So much for the analysis of love. Now the business of our lives is to have these things in our characters. That is the supreme work to which we need to address ourselves in this world to learn love. Is life not full of opportunities for learning love? Every man and woman every day has a thousand of them. The world is not a playground; it is a schoolroom. Life is not a holiday, but an education. And the one eternal lesson for us all is how better we can love. What makes a man a good cricketer? Practice. What makes a man a good artist, a good sculptor, a good musician? Practise. What makes a man a good linguist, a good stenographer? Practice. What makes a man a good man. Practice. Nothing else. There is nothing capricious about religion. We do not get the soul in different ways, under different laws, from those in which we get the body and the mind. If a man does not exercise his arm he de¬velops no biceps muscle; and if he does not exercise his soul, he acquires no muscle in his soul, no strength of character, no vigor of moral fiber nor beauty of spiritual growth. Love is not a thing of enthusiastic emotion. It is a rich, strong, manly, vigorous expression of the whole round Christian character - the Christlike nature in its fullest development. And the constituents of this great character are only to be built up by ceaseless practice.
What was Christ doing in the carpenter’s shop? Practicing. Tho perfect, we read that He learned obedience, and grew in wisdom and in favor with God. Do not quarrel, therefore, with your lot in life. Do not com¬plain of its never-ceasing cares, its petty environment, the vexatious you have to stand, the small and sordid souls you have to live and work with. Above all, do not resent temptation; do not be perplexed because it seems to thicken round you more and more, and ceases neither for effort nor for agony nor prayer. That is your practice. That is the practice which God appoints you; and it is having its work in making you patient, and humble, and generous, and unselfish, and kind, and courteous. Do not grudge the hand that is molding the still too shapeless image within you. It is growing more beautiful, tho you see it not, and every touch of temptation may add to its perfection. Therefore keep in the midst of life. Do not isolate yourself. Be among men, and among things, and among troubles, and difficulties, and obstacles. You remember Goethe’s words: Es bildet em Talent sich in der Stille, Doch em Character in dem Strom der Welt. “Talent develops itself in solitude; character in the stream of life.” Talent develops itself in solitude—the talent of prayer, of faith, of meditation, of seeing the unseen; character grows in the stream of the world’s life. That chiefly is where men are to learn love.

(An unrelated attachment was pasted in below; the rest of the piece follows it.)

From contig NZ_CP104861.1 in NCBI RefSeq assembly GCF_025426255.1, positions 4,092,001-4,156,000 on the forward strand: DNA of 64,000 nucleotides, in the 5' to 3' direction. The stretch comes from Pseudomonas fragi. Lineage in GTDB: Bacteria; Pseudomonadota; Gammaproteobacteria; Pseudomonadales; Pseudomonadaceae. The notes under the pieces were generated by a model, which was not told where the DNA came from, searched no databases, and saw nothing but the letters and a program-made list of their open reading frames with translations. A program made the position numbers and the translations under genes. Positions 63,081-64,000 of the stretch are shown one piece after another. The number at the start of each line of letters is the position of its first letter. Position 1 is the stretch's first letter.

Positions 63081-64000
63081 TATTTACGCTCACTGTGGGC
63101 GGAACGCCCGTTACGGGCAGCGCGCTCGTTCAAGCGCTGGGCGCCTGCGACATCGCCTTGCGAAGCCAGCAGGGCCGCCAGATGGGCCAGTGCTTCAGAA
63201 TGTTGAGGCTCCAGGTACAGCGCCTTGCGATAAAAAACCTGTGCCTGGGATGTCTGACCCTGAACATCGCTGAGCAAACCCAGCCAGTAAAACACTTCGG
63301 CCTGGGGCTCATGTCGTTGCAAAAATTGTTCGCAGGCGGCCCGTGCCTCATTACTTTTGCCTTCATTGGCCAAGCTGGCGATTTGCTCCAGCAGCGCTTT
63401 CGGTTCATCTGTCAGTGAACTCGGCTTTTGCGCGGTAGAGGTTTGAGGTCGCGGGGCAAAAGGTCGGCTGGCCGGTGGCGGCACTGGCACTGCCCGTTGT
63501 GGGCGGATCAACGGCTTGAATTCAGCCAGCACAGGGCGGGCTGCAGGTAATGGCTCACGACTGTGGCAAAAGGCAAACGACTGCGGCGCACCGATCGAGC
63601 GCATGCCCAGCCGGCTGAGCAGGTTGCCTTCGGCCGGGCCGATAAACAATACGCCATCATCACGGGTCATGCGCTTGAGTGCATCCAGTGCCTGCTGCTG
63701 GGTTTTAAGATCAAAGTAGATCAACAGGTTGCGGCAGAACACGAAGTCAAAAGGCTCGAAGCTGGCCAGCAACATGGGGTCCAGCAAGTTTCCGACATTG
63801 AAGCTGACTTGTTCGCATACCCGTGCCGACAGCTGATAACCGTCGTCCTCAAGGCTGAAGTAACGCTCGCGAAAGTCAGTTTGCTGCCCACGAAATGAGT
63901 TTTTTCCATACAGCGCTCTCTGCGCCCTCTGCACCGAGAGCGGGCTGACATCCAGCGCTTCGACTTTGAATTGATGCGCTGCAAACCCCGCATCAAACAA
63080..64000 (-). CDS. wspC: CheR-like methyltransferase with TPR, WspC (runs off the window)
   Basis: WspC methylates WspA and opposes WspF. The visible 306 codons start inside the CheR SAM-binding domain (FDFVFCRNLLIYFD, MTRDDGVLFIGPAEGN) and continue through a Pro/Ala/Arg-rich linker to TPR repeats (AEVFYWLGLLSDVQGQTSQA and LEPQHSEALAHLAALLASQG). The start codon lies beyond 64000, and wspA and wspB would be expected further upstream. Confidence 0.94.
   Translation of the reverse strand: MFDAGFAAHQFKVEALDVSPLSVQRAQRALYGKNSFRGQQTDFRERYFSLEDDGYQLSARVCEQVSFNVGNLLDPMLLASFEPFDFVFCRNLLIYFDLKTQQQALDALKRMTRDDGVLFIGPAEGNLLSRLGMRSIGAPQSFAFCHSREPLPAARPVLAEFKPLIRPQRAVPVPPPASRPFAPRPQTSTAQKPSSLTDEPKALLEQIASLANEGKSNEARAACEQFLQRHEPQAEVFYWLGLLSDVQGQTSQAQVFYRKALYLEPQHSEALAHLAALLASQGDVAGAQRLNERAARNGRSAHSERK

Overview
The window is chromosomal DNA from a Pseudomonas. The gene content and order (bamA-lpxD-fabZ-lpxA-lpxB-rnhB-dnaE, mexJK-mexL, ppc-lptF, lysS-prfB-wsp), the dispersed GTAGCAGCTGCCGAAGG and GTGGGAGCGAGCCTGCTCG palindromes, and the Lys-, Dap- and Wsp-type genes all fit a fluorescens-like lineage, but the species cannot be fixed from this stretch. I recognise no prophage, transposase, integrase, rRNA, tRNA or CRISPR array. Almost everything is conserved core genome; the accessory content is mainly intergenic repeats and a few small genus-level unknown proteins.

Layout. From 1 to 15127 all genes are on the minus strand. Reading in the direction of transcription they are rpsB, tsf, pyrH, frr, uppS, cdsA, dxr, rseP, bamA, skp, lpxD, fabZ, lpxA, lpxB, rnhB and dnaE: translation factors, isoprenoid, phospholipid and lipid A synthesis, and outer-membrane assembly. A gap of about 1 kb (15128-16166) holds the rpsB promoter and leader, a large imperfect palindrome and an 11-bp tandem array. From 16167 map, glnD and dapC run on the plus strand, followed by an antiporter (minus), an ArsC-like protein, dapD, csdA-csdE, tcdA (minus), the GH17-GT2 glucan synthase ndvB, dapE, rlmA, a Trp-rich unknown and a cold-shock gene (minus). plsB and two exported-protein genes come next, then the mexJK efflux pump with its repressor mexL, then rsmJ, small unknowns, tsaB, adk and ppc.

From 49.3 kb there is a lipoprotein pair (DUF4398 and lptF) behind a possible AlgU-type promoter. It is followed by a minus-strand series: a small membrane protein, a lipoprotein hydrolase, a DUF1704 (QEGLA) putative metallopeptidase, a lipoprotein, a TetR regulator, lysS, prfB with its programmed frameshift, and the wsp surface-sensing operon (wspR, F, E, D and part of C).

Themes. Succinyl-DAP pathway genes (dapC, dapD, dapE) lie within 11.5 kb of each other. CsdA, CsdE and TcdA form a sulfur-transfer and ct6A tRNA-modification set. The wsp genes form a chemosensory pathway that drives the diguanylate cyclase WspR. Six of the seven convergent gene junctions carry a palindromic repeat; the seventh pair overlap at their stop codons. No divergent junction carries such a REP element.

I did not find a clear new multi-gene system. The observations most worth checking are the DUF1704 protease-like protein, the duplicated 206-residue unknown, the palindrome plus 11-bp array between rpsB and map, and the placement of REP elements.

How? Now how? To make it easier, I have named a few of the elements of love. But these are only elements. Love itself can never be defined. Light is a something more than the sum of its ingredients - a glowing, dazzling, tremulous ether. And love is something more than all its elements - a palpitating, quivering, sensitive, living thing. By synthesis of all the colors, men can make whiteness, they can not make light. By synthesis of all the virtues, men can make virtue, they can not make love. How then are we to have this transcendent living whole conveyed into our souls? We brace our wills to secure it. We try to copy those who have it. We lay down rules about it. We watch. We pray. But these things alone will not bring love into our nature. Love is an effect. And only as we fulfill the right condition can we have the effect produced. Shall I tell you what the cause is?